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Climbing an avalanche path above the ice bulge yielding springtime access to Hel Basin.

by Andy Dappen

A week ago, with the vernal equinox bearing down upon us, Tom Janisch and I searched for an appropriate destination to celebrate the day. Where better to sample some heat, we decided, than to ski Cannon Mountain via Hel Basin.

March 21 arrives and shortly after dawn we’re walking through the shadow of spring. Unlike two weeks ago, we now need to walk rather than ski the first two miles of the Eightmile Road leading to the Stuart Lake Trailhead.

Four miles up the road and another mile up the Stuart Lake Trail, we strike off cross-country and skin upward through mushy snow. Soon the slopes leading to Hel Basin greet us with their  jumble of truck-sized boulders and boulder-sized avalanche debris. We wander upward through all this detritus and soon reach Hells Gate, a bulge of blue ice that, once scrambled, provides the easiest entrance to the basin. Temporarily, skis and poles are replaced by crampons and ice axes and, half an hour later, we enter Hel.

Contrary to Dante’s Inferno, our piece of Hel is sacred with orange-tinged larch trees, salt and pepper granite boulders, charcoal spires, Photo Shopped blue skies, and white-barked pines…which are green.  It’s all so Sierra like, but more compact…more neck crimping. Which means, of course, that it must be the Cascades.

We climb through spring, enjoying the sun as it occasionally vaporizes holes in the clouds and rains heat and skin cancer over us. At the 7,300-foot level, however, we approach a curious portal. Over the course of several steps, we move from spring on protected slopes to winter on a wind-buffeted ridge. We slip on windshells and attack the remaining 1,300 vertical feet of the climb, confident it will succumb to our awesomeness.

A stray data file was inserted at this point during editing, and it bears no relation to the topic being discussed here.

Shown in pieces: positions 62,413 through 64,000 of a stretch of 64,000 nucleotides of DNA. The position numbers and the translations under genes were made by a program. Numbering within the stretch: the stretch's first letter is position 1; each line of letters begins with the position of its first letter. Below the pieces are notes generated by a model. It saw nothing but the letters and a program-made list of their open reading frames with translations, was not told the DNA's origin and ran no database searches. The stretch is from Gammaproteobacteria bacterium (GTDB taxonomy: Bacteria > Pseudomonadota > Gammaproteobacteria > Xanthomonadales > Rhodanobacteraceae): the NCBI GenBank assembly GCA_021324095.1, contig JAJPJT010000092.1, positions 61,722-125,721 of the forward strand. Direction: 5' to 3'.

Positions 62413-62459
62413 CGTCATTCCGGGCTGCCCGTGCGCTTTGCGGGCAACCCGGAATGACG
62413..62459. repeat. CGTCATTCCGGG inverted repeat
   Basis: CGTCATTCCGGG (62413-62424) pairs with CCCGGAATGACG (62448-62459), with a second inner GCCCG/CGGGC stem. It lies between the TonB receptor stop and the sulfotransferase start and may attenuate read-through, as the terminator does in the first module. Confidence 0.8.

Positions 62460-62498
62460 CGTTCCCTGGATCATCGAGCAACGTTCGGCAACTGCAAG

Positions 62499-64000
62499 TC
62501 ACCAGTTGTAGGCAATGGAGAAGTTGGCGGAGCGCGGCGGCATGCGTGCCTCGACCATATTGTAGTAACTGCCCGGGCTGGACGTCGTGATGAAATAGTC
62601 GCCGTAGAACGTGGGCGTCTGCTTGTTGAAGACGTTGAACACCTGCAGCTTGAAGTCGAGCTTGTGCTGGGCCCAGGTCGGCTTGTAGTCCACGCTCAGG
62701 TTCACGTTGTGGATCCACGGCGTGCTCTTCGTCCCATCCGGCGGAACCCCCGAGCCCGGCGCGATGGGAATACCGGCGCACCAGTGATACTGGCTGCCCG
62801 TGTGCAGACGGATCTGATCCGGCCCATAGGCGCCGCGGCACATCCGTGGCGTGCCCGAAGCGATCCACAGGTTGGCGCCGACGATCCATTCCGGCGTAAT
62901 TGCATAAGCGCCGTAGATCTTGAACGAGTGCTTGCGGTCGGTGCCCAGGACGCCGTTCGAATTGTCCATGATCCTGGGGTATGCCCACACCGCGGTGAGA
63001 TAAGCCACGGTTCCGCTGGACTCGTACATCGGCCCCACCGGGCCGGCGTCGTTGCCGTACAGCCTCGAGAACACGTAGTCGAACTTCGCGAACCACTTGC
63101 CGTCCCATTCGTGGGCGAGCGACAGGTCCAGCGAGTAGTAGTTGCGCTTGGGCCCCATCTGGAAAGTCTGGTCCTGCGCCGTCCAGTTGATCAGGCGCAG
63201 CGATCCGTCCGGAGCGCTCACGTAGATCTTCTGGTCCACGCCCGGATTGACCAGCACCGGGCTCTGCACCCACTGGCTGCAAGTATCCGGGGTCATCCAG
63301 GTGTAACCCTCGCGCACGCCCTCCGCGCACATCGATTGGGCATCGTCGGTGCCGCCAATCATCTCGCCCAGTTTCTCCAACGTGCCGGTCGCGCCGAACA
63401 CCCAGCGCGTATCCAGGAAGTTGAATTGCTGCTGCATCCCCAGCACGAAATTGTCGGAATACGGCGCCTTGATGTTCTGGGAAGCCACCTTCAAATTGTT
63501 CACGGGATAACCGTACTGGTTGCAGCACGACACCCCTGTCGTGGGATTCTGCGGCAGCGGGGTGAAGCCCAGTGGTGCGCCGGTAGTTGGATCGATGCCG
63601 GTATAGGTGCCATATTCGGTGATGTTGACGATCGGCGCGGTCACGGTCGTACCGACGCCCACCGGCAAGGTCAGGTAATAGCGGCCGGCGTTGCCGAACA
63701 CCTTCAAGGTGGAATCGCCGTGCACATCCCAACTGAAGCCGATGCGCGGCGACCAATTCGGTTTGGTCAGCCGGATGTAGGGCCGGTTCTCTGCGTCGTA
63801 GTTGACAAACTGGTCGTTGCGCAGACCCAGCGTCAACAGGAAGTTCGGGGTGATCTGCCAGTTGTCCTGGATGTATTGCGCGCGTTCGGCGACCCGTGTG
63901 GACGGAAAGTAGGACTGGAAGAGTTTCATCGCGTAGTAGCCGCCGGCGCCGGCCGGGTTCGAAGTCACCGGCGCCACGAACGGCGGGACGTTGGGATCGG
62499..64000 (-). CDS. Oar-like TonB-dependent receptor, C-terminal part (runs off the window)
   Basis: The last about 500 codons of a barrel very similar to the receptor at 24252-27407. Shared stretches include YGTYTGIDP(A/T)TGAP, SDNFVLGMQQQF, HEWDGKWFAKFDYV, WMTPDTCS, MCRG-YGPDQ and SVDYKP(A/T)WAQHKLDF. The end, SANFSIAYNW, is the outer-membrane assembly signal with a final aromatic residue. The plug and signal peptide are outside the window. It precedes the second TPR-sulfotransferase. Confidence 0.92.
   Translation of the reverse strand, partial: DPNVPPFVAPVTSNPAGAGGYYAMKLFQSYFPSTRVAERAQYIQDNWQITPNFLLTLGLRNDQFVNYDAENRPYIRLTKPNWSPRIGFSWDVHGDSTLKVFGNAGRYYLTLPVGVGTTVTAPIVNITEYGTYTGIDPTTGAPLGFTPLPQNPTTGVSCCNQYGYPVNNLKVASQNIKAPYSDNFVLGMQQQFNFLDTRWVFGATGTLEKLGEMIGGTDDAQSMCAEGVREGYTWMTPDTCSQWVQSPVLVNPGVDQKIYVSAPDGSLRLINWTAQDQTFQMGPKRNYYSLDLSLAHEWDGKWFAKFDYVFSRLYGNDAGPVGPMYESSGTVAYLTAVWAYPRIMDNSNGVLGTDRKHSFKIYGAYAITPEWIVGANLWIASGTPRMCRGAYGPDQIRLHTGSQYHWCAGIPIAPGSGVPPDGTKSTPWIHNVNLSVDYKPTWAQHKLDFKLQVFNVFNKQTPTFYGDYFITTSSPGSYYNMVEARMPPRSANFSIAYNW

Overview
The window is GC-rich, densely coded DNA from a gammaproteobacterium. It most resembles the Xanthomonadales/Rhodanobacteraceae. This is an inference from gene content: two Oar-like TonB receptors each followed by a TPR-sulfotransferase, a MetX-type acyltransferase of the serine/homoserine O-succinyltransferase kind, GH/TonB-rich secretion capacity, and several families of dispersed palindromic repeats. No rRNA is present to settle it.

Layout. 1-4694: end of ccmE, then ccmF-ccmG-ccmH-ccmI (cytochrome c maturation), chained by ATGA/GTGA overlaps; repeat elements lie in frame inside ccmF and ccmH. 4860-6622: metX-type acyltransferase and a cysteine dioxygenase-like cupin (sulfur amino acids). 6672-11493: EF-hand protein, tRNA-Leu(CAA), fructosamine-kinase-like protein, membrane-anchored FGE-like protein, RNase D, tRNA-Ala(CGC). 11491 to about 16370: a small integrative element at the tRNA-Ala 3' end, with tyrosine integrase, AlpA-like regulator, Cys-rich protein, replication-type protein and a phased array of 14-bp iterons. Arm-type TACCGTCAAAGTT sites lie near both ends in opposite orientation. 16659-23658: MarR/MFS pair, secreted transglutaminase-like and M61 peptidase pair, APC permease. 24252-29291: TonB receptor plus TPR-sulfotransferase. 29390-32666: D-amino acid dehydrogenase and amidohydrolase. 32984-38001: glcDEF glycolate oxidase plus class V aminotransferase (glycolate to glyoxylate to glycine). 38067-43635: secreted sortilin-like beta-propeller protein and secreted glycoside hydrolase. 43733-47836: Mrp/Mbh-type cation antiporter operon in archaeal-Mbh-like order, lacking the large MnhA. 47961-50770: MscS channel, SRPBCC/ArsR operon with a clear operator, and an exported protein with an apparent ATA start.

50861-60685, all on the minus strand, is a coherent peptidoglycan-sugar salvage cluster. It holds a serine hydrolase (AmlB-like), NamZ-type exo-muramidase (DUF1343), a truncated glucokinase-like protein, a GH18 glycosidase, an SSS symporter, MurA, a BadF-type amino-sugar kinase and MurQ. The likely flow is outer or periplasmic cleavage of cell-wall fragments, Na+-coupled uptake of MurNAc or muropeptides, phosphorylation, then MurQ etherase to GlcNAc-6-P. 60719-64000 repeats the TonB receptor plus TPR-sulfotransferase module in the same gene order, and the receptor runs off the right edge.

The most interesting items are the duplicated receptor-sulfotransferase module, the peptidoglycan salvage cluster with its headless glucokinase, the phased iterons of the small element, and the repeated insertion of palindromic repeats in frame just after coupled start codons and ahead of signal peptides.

Groveling in sugar snow several hundred vertical feet and several hours away from the summit.

The first third of the ridge bows before us. The second third seriously shifts the flow of respect. There’s no longer enough snow to ski upward yet the patches of white between all the rock outcrops are thigh-deep pools of sugar snow that mire us.

The final third of the ridge is being whipped with even stronger winds that are super cooling anything warm. Hel is freezing over. So are my fingers, lips, ears, and eyes. My desire to reach the top has already frozen.

“What happened to spring?” Tom asks.

“Let’s go look for it down lower.”

Tom has no objections. We downclimb and then ski to the 7,300-foot portal dividing the seasons. We linger here: Should we sample spring corn on the south-facing slopes we climbed? Or should we drop over the opposite side of the ridge and look for powder, the fruit of winter, on the north-facing avalanche paths?

This litmus tests reveals that we’re really not creatures of springtime. We violate the mission that brought us here and go hunting for powder. And we find nearly two thousand vertical feet of it.